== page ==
Ohio is shelving plans for a network that would have linked thousands of cameras to monitor roads, schools and businesses in an effort to provide more eyes during emergencies, the state's new Homeland Security director says.
The $234,000 Camera Integration Project would have been accessible by police, firefighters and other authorized officials to get a quick view of what's going on during major incidents. A legislative panel that approves large state government purchases approved a contract for the system last year.
The network, modeled after a similar system in Alabama, had limited uses and there are better and more widely beneficial ways to spend the money needed to create the camera network, said Ohio Homeland Security director Rob Glenn.
"The best way to use that money is actually to look how we can partner with other agencies to develop a capability that benefits everybody," Glenn told The Associated Press.
The state has the ability to link some cameras already, such as those maintained by the highway department, Glenn said. But the state is looking at computer modeling systems that could provide more useful information to state agencies both before and after disasters such as tornadoes or flooding, he said.
One option, a geographic information system, crunches a variety of data to analyze various situations and display information about parts of the state that could face problems during an event.
"You can use it for every single phase of Homeland Security on the prevention and protection side," Glenn said.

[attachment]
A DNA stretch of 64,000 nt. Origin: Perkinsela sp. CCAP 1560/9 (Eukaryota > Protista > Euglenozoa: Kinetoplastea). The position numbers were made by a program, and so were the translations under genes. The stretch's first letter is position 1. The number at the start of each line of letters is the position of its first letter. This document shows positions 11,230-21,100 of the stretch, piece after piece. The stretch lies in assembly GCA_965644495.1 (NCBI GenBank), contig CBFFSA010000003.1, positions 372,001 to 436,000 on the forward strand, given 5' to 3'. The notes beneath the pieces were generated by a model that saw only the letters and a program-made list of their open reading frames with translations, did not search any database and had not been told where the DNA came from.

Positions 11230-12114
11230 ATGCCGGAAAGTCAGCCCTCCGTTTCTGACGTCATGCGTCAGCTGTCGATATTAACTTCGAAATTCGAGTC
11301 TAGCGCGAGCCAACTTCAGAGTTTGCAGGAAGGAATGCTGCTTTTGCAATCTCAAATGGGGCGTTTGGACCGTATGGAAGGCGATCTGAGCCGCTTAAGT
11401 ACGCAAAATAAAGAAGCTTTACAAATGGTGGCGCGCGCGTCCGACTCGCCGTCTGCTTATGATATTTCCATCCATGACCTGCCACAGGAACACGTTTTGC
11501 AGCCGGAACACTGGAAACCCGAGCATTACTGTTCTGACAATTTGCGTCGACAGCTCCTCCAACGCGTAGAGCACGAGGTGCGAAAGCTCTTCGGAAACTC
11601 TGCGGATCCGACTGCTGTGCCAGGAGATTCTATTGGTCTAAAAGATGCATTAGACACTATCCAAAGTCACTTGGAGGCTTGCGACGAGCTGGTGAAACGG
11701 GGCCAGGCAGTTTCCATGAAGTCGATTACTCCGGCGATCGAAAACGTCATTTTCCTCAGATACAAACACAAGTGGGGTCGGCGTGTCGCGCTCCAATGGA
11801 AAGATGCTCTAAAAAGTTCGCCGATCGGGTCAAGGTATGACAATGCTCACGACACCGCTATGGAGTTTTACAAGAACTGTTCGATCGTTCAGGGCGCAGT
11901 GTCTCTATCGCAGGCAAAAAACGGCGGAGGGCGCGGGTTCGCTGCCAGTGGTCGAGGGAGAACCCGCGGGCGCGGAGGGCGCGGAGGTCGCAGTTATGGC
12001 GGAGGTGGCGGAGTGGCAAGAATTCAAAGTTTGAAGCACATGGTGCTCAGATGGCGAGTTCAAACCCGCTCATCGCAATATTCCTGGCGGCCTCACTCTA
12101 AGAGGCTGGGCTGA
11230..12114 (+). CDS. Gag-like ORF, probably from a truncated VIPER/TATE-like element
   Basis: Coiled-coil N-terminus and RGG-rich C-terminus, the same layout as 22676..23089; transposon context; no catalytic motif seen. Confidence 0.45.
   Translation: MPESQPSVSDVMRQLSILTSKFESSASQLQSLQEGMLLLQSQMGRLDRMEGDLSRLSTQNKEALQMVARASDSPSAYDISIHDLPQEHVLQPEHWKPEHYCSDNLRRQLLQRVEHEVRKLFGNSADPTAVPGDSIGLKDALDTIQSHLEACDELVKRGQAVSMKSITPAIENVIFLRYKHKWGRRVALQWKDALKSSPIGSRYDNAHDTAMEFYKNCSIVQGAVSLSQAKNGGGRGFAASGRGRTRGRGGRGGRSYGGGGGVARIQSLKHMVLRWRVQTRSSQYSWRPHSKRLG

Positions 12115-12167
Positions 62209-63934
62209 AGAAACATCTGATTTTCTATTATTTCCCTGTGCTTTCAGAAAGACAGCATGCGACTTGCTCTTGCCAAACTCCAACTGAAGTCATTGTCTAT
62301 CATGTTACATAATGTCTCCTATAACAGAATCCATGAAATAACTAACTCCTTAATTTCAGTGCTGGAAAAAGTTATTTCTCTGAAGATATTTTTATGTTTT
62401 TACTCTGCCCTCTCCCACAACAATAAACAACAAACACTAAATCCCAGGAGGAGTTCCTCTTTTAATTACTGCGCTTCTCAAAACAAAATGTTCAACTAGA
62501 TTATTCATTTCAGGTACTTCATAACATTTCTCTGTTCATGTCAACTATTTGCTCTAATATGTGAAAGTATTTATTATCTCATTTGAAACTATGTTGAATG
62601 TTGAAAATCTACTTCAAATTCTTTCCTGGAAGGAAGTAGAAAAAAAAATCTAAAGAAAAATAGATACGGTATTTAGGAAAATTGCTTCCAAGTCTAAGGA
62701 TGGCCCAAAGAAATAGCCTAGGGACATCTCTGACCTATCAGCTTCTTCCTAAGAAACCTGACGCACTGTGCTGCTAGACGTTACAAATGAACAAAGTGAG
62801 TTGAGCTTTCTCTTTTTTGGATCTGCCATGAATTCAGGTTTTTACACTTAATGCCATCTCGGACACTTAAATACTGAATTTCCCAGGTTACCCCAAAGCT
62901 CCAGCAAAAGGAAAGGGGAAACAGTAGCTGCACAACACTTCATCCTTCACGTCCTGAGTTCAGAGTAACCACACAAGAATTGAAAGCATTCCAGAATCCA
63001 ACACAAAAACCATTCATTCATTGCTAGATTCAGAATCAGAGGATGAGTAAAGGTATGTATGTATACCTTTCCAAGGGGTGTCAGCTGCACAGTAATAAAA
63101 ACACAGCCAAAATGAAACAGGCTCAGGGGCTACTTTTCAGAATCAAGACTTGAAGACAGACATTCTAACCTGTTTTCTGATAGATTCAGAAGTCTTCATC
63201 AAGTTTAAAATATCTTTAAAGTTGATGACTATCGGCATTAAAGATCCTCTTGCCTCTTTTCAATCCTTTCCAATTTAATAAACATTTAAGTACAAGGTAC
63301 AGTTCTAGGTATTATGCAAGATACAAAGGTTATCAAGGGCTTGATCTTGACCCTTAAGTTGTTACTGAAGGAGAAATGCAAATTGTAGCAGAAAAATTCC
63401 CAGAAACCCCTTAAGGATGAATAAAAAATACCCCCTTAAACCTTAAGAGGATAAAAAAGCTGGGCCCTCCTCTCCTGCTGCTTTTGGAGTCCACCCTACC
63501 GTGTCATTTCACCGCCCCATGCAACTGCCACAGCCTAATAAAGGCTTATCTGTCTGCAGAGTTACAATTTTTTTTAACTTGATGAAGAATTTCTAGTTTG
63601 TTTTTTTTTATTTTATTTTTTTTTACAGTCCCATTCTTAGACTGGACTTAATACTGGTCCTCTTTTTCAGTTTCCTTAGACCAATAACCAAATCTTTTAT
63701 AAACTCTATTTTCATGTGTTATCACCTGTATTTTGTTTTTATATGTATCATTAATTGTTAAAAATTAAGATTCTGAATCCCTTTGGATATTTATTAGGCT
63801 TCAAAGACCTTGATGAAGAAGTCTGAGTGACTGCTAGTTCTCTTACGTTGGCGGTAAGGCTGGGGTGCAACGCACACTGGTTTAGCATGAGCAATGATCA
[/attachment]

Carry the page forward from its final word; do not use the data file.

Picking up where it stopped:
In the state's Natural Resources division, about 350 mobile computers provide wildlife, parks, watercraft and other agency officers access to a comprehensive mapping system. That system shows the location of all gas and oil wells, dams, hospitals and other police agencies, said DNR spokeswoman Laura Jones.
The American Civil Liberties Union of Ohio praised the decision to drop the camera network, as did Rep. Jay Hottinger, a Republican from Newark who voiced privacy concerns last year when the contract was approved. He said the state has a record of privacy abuse involving computers and says cameras also could be misused.
"It was not a question of if it would be abused, but when," Hottinger said Monday. "State government doesn't have a very good track record of maintaining confidentiality."
Glenn, 38, was appointed state Homeland Security director in February. He has served as a civil affairs officer in Iraq. As a National Guard infantry officer, he led search and relief missions in New Orleans after Hurricane Katrina. He is the former executive officer of the Ohio Emergency Management Agency. He'll earn about $91,000 a year.
The state Homeland Security agency analyses potential security problems in the state. Glenn says he sees his job as anticipating the state's needs from a security standpoint: "To look at where the economy is going and then also where Homeland Security needs to grow right alongside it," he said. "To support that growth and make sure Oho is secure enough to grow."